Treatment for kidney stones
For small ureterolithiasis having minimal symptoms:
- Drinking water that is at least 2 to 3 quarts or 1.9 to 2.8 liters in a day.
- Some of the pain relievers that can be prescribed by your doctor are ibuprofen like Advil and Motrin etc. , acetaminophen or Tylenol or others or for mild pain naproxen sodium i.e. Aleve.
For bigger stones showing symptoms:
- Extracorporeal shock wave lithotripsy is a procedure that makes the use of sound waves to create vibrations (which are known as shock waves), strong enough to break the kidney-stones into very little pieces, that later passes out in the patient’s urine. This breaking of stone can create a loud sound and could be moderately painful. As a reason the patient may be lightly sedated or mild anesthesia may be used for the patient’s comfort.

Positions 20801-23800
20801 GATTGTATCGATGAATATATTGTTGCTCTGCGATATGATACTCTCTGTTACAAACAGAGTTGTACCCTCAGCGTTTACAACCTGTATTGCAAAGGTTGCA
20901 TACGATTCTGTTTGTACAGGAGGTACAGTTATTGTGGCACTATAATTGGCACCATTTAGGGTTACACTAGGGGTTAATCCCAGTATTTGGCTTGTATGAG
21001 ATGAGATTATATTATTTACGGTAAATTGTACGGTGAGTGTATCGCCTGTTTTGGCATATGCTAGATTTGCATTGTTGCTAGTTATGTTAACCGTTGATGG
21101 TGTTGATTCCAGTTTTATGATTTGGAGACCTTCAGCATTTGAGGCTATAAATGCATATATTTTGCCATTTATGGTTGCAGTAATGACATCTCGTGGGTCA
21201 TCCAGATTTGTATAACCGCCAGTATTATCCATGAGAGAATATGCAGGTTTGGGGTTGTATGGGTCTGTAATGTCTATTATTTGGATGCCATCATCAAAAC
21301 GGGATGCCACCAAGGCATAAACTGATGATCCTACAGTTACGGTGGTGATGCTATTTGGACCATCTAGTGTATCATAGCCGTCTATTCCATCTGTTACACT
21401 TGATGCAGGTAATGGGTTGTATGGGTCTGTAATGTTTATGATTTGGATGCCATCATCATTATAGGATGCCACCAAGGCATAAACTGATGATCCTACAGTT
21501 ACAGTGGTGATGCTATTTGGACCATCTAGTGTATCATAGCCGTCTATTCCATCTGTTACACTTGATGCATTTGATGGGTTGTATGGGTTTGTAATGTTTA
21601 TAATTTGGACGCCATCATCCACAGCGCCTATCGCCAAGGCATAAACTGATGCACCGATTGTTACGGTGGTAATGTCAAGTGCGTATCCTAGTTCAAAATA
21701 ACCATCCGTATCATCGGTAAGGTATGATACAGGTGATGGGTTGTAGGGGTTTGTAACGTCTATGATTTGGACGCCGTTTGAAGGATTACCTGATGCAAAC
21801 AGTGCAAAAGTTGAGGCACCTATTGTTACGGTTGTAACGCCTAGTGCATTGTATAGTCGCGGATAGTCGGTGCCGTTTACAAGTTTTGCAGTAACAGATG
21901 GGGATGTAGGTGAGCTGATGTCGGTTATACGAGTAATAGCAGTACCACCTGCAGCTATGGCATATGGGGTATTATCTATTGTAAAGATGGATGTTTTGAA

- Percutaneous nephrolithotomy is a procedure, which involves removing a kidney stone that is too large, surgically, by making a small back incision.
- The doctor will pass a thin tube with a light attached (ureteroscope) fixed with a camera through the urethra and the bladder to remove a stone in the ureter or kidney by maneuvering it to the kidney-stone. Once located, special tools designed for the task break the kidney stone into little bits which then pass out through the patient’s urine.